dubesar

dubesar

SASS (Syntactically Awesome StyleSheets)- Basics (Part 1)

SASS (Syntactically Awesome StyleSheets)- Basics (Part 1)

Subscribe to my newsletter and never miss my upcoming articles

What we will learn:-

  • Store Data in variables
  • Nesting CSS with Sass
  • Reusable CSS using Mixins
  • if, else
  • for loop
  • each
  • while
  • Splitting styles into different files
  • Extend properties of other class

We will keep the articles short so that we can make this a short series of articles. For this article, we will be going through the first 4 parts of the above learning objectives.

Storing Data in variables:-

In CSS if we want to declare some style for a particular class we had to write all the particular styles for it though we might have the necessity to have some of the style properties the same for the next class. This gives rise to problems when the style needs to be changed in the future.

CSS doesn't support variables for the above-mentioned problems. In Sass, we can mention a variable that can be used and assigned like any normal programming language.

So how we do so? Let's dive into some code -

$fonts: Arial, sans-serif;
$headings-color: green;

//To use variables:
h1 {
  font-family: $fonts;
  color: $headings-color;
}

We can see how the variable is being used in place rather than using the actual property value.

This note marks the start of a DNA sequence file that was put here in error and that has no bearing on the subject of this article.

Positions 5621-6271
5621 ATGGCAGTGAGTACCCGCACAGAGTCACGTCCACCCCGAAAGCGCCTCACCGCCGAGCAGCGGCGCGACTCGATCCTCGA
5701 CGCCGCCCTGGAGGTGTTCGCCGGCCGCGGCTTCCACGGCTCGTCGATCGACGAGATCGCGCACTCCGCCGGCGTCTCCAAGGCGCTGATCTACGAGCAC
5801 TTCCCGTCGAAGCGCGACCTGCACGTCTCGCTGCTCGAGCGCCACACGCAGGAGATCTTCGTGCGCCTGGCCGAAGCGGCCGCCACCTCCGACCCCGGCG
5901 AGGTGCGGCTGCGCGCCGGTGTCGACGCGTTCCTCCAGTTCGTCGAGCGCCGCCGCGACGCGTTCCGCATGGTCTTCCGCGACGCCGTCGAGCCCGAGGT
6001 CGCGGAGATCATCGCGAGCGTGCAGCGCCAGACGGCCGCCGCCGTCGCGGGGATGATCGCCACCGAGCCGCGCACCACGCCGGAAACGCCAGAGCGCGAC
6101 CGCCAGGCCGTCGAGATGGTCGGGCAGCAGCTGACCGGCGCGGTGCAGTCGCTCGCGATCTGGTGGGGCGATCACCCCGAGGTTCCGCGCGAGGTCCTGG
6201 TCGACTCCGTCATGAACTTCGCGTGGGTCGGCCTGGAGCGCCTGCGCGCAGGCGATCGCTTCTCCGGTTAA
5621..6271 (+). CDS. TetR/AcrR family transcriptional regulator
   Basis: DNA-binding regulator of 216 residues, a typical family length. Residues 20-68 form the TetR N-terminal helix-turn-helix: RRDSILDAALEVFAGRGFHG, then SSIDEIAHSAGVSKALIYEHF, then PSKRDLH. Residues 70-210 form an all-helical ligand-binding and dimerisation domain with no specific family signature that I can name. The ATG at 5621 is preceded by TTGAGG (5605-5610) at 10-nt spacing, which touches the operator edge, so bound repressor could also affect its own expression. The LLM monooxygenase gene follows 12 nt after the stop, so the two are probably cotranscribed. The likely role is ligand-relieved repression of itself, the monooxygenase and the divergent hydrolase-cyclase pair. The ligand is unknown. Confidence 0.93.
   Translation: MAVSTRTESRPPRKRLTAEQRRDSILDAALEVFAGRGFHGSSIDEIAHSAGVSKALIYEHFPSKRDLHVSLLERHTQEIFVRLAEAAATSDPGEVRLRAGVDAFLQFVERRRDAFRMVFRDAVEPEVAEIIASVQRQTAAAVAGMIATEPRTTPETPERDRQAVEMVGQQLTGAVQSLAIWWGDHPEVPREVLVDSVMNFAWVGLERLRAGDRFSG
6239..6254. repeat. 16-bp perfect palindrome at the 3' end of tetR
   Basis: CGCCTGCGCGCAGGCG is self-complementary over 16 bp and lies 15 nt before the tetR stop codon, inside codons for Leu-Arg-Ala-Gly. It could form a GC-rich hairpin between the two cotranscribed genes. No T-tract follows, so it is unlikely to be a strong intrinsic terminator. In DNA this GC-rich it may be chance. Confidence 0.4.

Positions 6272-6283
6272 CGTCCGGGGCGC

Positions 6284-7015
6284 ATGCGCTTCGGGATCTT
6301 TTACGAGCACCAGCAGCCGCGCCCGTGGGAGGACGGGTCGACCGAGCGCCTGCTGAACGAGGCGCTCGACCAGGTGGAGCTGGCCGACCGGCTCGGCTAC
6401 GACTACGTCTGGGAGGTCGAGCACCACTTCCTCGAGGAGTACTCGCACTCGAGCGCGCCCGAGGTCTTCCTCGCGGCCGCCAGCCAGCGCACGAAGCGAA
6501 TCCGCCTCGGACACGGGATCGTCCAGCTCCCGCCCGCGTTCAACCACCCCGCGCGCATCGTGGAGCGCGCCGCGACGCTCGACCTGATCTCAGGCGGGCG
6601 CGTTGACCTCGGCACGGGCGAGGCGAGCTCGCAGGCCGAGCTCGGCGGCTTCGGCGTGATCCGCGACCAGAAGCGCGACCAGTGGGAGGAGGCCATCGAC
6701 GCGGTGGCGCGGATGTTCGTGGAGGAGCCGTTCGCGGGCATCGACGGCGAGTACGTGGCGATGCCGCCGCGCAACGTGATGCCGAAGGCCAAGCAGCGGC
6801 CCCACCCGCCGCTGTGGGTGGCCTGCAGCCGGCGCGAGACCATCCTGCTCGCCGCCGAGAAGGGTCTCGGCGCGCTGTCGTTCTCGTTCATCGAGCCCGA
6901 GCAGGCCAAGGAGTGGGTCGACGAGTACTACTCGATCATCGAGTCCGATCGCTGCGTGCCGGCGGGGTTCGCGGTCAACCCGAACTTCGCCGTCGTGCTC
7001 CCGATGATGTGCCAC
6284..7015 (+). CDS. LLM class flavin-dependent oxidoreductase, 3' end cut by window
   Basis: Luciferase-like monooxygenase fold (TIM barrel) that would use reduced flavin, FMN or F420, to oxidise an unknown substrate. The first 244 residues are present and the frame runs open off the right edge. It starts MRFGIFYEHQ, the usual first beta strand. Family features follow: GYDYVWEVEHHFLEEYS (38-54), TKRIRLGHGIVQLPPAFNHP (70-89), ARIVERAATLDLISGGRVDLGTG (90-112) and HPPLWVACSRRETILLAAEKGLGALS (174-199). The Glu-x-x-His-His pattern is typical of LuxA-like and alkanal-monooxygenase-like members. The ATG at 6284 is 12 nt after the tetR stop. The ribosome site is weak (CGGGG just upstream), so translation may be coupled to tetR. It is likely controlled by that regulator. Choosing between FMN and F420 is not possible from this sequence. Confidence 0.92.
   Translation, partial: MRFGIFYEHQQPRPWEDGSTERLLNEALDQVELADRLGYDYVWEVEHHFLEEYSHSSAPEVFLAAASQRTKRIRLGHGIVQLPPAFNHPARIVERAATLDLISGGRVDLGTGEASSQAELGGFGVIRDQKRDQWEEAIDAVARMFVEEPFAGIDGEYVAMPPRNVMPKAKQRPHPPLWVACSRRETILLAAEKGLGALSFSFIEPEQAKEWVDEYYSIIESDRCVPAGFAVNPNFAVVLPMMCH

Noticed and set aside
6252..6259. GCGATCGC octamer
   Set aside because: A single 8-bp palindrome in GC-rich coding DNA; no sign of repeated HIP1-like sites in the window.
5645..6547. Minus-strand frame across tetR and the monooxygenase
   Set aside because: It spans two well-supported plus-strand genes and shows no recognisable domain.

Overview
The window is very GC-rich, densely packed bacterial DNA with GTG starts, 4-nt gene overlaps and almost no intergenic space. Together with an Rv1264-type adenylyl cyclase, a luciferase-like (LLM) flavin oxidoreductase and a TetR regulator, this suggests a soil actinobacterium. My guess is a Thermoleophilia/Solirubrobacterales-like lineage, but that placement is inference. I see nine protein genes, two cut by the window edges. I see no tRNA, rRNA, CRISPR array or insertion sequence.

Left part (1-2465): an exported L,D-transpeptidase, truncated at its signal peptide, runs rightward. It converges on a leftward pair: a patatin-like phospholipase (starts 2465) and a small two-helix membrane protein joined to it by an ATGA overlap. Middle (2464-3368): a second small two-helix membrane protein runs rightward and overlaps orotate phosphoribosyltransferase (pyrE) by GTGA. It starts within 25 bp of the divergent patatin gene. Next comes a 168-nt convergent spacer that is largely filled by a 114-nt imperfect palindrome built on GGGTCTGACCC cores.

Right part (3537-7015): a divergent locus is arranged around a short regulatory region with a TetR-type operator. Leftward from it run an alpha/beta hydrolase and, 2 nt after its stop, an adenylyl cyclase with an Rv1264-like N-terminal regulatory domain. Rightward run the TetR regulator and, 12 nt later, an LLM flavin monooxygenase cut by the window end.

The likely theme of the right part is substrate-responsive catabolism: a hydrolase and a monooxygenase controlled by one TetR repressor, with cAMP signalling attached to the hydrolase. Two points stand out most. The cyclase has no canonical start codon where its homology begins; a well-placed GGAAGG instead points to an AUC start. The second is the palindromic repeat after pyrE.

Nesting CSS with Sass

For any normal CSS, we don't have the unique way to nest CSS into other CSS, rather we follow writing each class and then defining the properties for each of them. For example:-

nav {
  background-color: red;
}

nav ul {
  list-style: none;
}

nav ul li {
  display: inline-block;
}

For the above code, we have all the classes like ul and li nested in but the above code is the normal CSS code and doesn't follow the nesting architecture. If we were to write this code in Sass form we will have:-

nav {
  background-color: red;

  ul {
    list-style: none;

    li {
      display: inline-block;
    }
  }
}

Reusable CSS using Mixins:-

This is similar to what we can say as defining the function and using it again and again with different parameters. This gives a lot of flexibility and control over the use of different styles and can reuse again and again. Let's see how we can do this.

<style>
@mixin border-radius($radius) {
    -webkit-border-radius: $radius;
    -moz-border-radius: $radius;
    -ms-border-radius: $radius;
    border-radius: $radius;
}

// To reuse it again
div {
  @include border-radius(15px);
}
</style>

Using if-else

This works exactly similar to what we normally see in the if-else statements. Let's see how we can implement it in Sass

@mixin text($v) {
  @if $v == danger {
    color: blue;
  }
  @else if $v == alert {
    color: red;
  }
  @else if $v == success {
    color: yellow;
  }
  @else {
    color: black;
  }
}

In here we use mixins and we can just do normal if-else to make conditions on the styling we want to achieve.

Stay Tuned for the next article we will go through the next 4 sections that we haven't yet covered 😊😊

 
Share this